Amidst a growing global movement to regulate use of plastic straws, three youngsters are drawing attention to ‘use-and-throw’ syndrome around the world.
A few years ago, a video of a straw being extracted from a turtle’s nose went viral on social media. This video, along with many others, such as that of Midway Island in the Pacific flooded with plastic, was the ‘last straw’ for Mallika Arya, the co-founder of No Straws Attached, an initiative which advocates for gradually reducing plastic straw usage and ultimately eliminating them from our lives.
Mallika says she has been refusing plastic straws with her drinks for a while now but is still provided one and this got her thinking:
The idea of starting No Straws Attached was born because we wanted to bring about that change on a larger scale. If everyone starts requesting for a drink with no straw and if restaurants stop keeping plastic straws altogether, we really do think change will come about.
When asked about why the founders selected the straw as their target product, Mallika asserts that of all the plastic products around us, the straw is the easiest to eliminate and will not cause an inconvenience:
A lot of the times if you serve someone a drink without a straw, they wouldn't even realise that something is missing. Reducing your "plastic footprint" can be a daunting task and reducing straws is the first and easiest step!
She also says that refusing a straw has a domino effect because it begins a conversation about the utility of the straw to people who you share your table with, thus forcing them to rethink the straw as well.
The immediate and most recognisable impact is environmental. With takeaway drinks becoming increasingly common throughout the world, millions of plastic straws are used every day, which are discarded with a single use.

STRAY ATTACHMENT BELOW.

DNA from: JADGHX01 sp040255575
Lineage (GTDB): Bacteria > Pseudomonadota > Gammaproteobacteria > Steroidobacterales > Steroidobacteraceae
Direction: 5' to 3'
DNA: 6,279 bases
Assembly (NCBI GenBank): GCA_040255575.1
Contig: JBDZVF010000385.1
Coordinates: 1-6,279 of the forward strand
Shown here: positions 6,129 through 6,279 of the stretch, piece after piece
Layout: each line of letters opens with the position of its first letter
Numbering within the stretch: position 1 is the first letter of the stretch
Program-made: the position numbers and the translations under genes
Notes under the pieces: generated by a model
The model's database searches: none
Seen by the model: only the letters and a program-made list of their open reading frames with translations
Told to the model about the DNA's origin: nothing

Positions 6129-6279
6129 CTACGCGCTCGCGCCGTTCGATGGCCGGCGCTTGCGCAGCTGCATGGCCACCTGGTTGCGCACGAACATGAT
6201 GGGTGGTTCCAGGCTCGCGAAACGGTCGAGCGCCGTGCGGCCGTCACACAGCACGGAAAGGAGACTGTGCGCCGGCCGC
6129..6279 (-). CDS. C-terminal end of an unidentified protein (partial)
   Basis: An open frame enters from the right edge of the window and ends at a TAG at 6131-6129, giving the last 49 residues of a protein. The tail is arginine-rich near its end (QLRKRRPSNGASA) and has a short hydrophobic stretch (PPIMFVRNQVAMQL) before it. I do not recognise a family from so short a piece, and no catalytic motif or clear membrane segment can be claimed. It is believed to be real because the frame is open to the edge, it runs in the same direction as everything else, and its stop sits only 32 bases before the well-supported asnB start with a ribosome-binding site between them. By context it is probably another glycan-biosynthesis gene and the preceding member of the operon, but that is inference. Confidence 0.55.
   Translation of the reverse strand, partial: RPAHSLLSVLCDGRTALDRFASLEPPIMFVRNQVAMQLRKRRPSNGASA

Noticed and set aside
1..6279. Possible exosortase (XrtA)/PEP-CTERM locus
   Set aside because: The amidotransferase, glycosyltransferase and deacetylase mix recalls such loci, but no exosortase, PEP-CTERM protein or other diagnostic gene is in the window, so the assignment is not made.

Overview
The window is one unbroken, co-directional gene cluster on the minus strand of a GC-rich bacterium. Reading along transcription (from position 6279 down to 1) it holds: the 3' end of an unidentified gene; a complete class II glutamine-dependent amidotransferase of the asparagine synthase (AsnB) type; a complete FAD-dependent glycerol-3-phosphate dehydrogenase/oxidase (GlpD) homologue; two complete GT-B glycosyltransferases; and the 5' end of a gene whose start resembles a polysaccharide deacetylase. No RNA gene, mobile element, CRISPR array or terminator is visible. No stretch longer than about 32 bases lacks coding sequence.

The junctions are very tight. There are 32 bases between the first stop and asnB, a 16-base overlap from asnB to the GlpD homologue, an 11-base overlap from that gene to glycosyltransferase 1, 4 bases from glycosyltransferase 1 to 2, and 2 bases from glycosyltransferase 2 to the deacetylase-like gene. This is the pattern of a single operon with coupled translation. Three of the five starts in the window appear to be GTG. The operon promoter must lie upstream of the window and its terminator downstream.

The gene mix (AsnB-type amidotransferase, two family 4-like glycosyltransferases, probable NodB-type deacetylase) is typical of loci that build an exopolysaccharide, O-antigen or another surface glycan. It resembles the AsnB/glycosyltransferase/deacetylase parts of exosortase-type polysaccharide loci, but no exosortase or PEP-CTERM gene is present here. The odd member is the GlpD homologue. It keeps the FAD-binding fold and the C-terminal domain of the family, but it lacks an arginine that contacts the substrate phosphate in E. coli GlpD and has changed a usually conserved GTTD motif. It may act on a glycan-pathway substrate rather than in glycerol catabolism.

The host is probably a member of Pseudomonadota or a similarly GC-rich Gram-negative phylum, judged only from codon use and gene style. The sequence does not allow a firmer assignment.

They usually end up in landfills or in oceans. There are many similar initiatives around the world, including India, and many cities have taken action on reducing straw usage.
But No Straws Attached is thinking beyond just straws as well. Its social media feed also tells followers on different ways to reduce plastic in our lives, such as carrying our own bottles of water and reusing non-plastic bags.
The founders are optimistic that if people are able to successfully eliminate the use of straws, they become conscious of plastics around them and make an effort to reduce using single use plastic products, eventually creating their own low-plastic lifestyle.
What also sets them apart from similar movements is that No Straws Attached is going beyond spreading awareness on the pollution caused by single use straws. Pointing to Seattle’s ban on plastic straws as an example, Mallika says that it is important to engage with all stakeholders involved to create long-term impact as opposed to just a handful of people following it personally, and therefore, the team is currently building a network of individuals across the world who can help them reach out to primary stakeholders, the food and beverages industry.
They have also reached out to many players in the industry and are in talks with many restaurants.
The response has been positive so far. Though there was one restaurant which was concerned about "ladies spoiling their lipsticks" if no straw was given! says Mallika.
The team uses social media in creative ways as an outreach tool, and the initiative has grown considerably since it began. With regular posts and infographics on social media, the founders draw attention to pollution caused by straws which compel people to rethink the utility of straws.
Mallika concludes: “We have managed to get the attention of a lot of people in the F&B industry while running this campaign remotely and from three different countries. We are happy with the progress we are making considering all three of us are either working or studying and are doing this purely because we are passionate about the cause.”
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